# What is the product of alpha decay of curium-226?

What product is formed when curium-226 undergoes alpha decay?

Curium has atomic number 96. Since alpha decay decreases the number of protons and neutrons by 2, the product formed has atomic number 94 and atomic mass 222, thus the product is plutonium-222. However this was not an answer choice. The only answer choices were isotopes of radon, radium, and thorium. Either I don't know how to do a very simple question, or there are alternative representations of radioactive isotopes that I don't know about.

I would like to determine, if the question itself is wrong or if I am making a mistake.

• curium-226? en.wikipedia.org/wiki/Isotopes_of_curium – user15489 Apr 15 '15 at 19:58
• Are you sure that the question wasn't about $\ce{^{226}Ra}$, which would decay to $\ce{^{222}Rn}$? – Klaus-Dieter Warzecha Apr 15 '15 at 20:10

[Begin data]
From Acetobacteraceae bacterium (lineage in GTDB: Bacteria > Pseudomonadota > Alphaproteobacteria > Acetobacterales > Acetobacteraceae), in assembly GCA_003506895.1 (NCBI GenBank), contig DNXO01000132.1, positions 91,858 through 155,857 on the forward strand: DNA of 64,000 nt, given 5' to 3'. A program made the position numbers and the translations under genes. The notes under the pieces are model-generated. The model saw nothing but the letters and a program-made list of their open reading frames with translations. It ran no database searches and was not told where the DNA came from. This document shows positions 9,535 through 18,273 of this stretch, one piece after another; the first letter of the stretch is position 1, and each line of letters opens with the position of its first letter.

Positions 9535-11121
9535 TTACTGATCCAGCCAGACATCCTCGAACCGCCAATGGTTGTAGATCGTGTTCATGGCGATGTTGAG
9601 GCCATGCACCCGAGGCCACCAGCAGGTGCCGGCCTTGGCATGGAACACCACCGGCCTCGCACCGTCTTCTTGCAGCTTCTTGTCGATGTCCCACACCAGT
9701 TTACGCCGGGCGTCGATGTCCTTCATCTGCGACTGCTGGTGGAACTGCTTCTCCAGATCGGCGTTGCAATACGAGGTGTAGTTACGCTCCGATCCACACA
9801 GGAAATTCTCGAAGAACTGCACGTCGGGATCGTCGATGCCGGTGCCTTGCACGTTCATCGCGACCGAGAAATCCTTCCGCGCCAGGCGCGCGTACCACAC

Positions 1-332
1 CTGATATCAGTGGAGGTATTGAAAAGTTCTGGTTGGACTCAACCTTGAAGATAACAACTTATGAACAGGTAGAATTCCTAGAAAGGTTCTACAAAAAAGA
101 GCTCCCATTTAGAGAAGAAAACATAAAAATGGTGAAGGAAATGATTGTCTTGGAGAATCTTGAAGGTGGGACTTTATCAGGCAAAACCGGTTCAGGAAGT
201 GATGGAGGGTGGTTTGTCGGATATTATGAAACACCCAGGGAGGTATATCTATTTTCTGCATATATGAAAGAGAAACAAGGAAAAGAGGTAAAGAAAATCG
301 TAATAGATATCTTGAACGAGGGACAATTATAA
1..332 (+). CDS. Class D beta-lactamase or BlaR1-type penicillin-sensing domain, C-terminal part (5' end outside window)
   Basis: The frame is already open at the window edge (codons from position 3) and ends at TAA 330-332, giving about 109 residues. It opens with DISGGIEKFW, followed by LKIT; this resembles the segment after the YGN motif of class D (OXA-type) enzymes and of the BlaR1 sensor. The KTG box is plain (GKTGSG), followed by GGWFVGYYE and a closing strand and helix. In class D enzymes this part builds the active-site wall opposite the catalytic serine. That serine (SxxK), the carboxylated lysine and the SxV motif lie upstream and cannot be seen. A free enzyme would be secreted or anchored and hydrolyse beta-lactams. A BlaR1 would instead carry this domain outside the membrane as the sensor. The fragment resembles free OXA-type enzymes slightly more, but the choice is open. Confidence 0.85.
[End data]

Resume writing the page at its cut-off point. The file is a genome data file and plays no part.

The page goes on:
• curium-226 isn't known and even if it was it would undergo rather beta - decay – Mithoron Apr 15 '15 at 21:49

## 1 Answer

The question is flawed (possibly a misprint), your reasoning is sound (given the information provided to you).

Curium-226 does not exist, according to the Web Elements page on the isotopes of curium, the 'smallest' isotope is curium-240, which undergoes $\alpha$ decay to become plutonium-236.

$$\ce{^{240}_{96}Cm->^{236}_{94}Pu + ^{4}_{2}\alpha}$$

The most likely candidate of what the question should have been asking about is radium-226 decaying to radon-222,

$$\ce{^{226}_{88}Ra->^{222}_{86}Rn + ^{4}_{2}\alpha}$$

which is part of the uranium-series decay chain:

This is the most likely scenario, as the smallest isotope of thorium is thorium-227 (WebElements) and for radium, it is radium-223 (WebElements), both have too high a mass for anything with an atomic mass of 226 to directly decay into by alpha decay (as per the question).